I recently posted about having a classroom consisting only of boys this year and how their play (compared to a classroom with a mix of boys and girls) gravitated more towards “big body play”.
Rolling, running, crawling, and general horseplay are all common large motor activities one would find in our classroom at any given moment. Superheros are a popular interest in the class right now. Rushing across the room to help a friend in need is a common occurrence. Outdoors it continues with jumping, crashing, climbing and chasing.
When the school year began, my co-teacher and I found ourselves often reminding the boys of “safe bodies”, “giving each other space” and “gentle hands” without looking into how or why they were playing this way. Like many teachers, we just wanted to keep everyone safe and to send them home in the exact condition in which they were left with us. Since this is a group very much interested in wild animals and dinosaurs, we thought, “Before asking them to stop, let’s really take a look into what they are saying and doing while they play this way”. Obviously, we had some reservations, but when it came time to observe we noticed their play wasn’t aggressive, no one was getting injured, and everyone was happily participating. We overheard dialog such as “I’m pretending I’m a lion”, “I’m a black panther”, “We are the mommy and daddy looking for predators”, “I’m the dad and these are my cubs.” Looking into the research into Big Body Play and reading about it more, we learned the benefits of this kind of play. Some of the benefits included developing spacial awareness, problem solving skills, self regulation, and their overall physical health.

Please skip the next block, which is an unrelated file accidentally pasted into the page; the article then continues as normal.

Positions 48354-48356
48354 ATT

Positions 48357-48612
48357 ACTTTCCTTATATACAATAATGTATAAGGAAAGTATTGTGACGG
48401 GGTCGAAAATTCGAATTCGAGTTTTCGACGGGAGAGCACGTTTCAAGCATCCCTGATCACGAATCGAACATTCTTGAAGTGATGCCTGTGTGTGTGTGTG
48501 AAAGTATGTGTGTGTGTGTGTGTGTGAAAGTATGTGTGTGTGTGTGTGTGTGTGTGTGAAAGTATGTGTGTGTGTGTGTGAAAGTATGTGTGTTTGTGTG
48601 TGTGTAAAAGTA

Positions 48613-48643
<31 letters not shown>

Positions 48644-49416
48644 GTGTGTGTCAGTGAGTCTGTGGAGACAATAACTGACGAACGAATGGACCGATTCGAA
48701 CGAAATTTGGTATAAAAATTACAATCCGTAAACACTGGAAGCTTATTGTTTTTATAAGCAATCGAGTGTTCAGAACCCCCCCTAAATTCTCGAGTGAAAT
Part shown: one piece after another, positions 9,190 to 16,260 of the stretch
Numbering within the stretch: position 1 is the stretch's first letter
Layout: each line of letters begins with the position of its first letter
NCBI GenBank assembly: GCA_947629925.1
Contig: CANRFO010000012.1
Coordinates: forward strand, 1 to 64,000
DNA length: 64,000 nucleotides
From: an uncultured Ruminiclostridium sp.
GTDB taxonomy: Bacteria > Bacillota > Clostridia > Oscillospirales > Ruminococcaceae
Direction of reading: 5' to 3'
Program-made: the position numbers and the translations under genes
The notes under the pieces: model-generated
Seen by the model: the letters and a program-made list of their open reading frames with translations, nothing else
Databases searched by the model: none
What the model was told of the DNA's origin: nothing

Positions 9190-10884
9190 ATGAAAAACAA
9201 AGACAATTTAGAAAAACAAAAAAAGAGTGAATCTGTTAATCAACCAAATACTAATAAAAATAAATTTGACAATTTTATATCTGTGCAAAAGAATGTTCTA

Big body play does not have to look like a wrestling match. When appropriate, monitored, and mindful, Big Body Play can help children learn, grow and explore their current and common interests.